Rich: Complicated natural remedies eh? Sounds like another, harder Nature check, guys.

Bob: Tim has a higher Arcana skill so I’m going to assist his check.

Tim: Ok, I’m going to use Arcana to try and complete the magical portion of the ritual.

Tim rolls a 19, which, with Bob’s +2 bonus, meets the second Arcana DC of 20.

DM (marks a success): You follow the ritual, step by step, feeling a shadowy presence as you read Oril’s words. The girl begins to glow as her life force grows.

John: Nice. Can I use Streetwise again to give a bonus?

DM: There doesn’t seem to be anything else that knowledge would uncover. What else?

John: Oh! I want to use Perception to see if everyone is following the ritual correctly.

John rolls an 18, which meets the Perception DC of 16.

DM (marks a success): You catch a fatal mistake just in the nick of time, correcting it and saving the ritual from certain failure.

John: Wooo!

Matt: I want to assist Rich on his next Nature check.

Rich: Okay, I’m going to use Nature to try and administer these “complicated natural remedies” then.

Rich rolls an 8, which fails the DC of 16 even with the +2 bonus.

DM (marks a failure): You spill one of the chemicals onto the floor just as you need to deliver it. The girl’s body begins to darken as she nears death—one more mistake and she will surely perish.

Bob: Uh oh. That’s not good. Let’s assist on these last few to guarantee success. I’m trained in Nature as well; I’ll assist Matt on his check.

Tim: I’m not trained in Nature, but can I use Religion to pray to Bahamut to save this innocent girl?

DM: Sure. It’ll be a support bonus though.

Tim rolls a 16, which meets the Religion DC of 12.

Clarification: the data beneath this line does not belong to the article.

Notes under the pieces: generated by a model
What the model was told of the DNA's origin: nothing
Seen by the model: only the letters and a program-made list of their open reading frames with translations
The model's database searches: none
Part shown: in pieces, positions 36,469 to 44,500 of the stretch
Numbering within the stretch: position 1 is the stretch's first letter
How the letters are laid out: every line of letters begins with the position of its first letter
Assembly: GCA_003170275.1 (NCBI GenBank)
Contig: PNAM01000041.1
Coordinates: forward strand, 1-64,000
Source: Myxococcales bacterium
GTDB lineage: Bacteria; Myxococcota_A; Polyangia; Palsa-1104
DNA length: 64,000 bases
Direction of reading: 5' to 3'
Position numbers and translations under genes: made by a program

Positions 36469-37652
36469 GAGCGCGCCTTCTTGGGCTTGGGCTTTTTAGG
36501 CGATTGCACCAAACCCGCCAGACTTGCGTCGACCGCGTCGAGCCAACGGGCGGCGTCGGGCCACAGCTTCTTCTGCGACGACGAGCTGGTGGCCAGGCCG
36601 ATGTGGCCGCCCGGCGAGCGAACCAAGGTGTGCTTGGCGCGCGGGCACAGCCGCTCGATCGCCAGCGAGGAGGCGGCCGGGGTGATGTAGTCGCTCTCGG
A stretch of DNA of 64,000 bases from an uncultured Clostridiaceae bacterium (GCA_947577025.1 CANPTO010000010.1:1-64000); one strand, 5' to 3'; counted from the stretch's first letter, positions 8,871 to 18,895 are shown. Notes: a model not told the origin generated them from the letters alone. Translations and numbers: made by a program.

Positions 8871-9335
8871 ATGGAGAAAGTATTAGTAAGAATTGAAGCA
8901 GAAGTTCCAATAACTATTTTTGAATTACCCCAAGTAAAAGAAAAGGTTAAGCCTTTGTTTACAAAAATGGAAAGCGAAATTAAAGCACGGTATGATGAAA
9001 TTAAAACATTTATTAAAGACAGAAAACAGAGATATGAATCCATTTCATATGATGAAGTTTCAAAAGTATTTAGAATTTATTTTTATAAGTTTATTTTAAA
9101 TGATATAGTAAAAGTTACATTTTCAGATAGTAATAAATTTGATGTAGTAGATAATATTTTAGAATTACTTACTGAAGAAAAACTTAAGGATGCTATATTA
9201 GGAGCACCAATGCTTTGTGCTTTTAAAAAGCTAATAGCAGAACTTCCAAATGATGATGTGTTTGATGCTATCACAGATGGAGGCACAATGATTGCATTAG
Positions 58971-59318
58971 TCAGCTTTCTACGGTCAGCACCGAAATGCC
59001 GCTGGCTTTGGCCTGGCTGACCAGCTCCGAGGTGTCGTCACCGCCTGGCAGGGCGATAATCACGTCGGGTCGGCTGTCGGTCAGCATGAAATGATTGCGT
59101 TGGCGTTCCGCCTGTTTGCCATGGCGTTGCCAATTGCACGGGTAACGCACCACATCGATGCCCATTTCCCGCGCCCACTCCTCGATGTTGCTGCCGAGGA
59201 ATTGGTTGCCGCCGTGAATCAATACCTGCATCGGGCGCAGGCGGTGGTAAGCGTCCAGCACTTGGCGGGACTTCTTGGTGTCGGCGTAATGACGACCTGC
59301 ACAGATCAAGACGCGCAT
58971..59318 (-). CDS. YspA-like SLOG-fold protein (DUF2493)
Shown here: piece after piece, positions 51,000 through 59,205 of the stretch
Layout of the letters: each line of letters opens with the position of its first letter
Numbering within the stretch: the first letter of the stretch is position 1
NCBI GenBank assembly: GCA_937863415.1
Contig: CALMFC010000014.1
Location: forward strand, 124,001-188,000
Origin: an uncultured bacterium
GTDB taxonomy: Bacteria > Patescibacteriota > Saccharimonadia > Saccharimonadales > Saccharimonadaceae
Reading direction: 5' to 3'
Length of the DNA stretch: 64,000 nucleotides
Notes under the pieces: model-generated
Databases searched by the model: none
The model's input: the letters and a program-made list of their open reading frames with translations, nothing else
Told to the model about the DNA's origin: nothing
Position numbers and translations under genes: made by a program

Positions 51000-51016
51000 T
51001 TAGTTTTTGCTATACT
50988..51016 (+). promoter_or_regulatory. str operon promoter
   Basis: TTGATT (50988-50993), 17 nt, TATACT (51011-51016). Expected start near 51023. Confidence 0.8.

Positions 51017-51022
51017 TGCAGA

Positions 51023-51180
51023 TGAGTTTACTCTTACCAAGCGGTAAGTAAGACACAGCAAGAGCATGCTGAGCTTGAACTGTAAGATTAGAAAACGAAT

DM: You pray to Bahamut, and your calming presence steadies the hands and thoughts of those around you. You can add a +2 bonus to the next primary check.

John: I’m trained in Nature but it’s really low. I’d get a +4 bonus though, with Bob and Tim’s bonuses, right?

DM: You would.

Rich: Wait, wait. Just assist Matt, he has a higher score and he’ll get another bonus, right?

DM: There’s no limit to how many people can assist Matt in administering the chemicals; skilled hands and minds can only help.

John: Oh, okay. I’ll assist Matt too then.

Matt: Okay, so I get a +6 to my Nature roll.

Matt rolls an 13, which becomes a 19 and meets the Nature DC of 16.

DM (marks a success): You administer chemicals and other natural items as the necromantic process dictates. Her resurrection is within grasp, you only need to continue and maintain your focus.

Rich: Can I use Endurance to focus and keep my hands steady?

DM: Sure, give us a roll.

Rich rolls a 19, which meets the Endurance DC of 16.

DM: You hold the tubes and equipment steady, making sure not to flinch as the magic and chemicals flow through the devices.

That is 8 successes and enough to complete the skill challenge.

DM: The girl’s life force is restored and she awakens, unsure of where she is. “Ory?” she wonders, looking around. “Where’s Oril? Where’s my brother?” Her body and soul seem to have been per­fectly preserved, and she does not appear to suffer any ill effects from the resurrection.

Continue with the Alternate Conclusion, and award extra XP if you wish.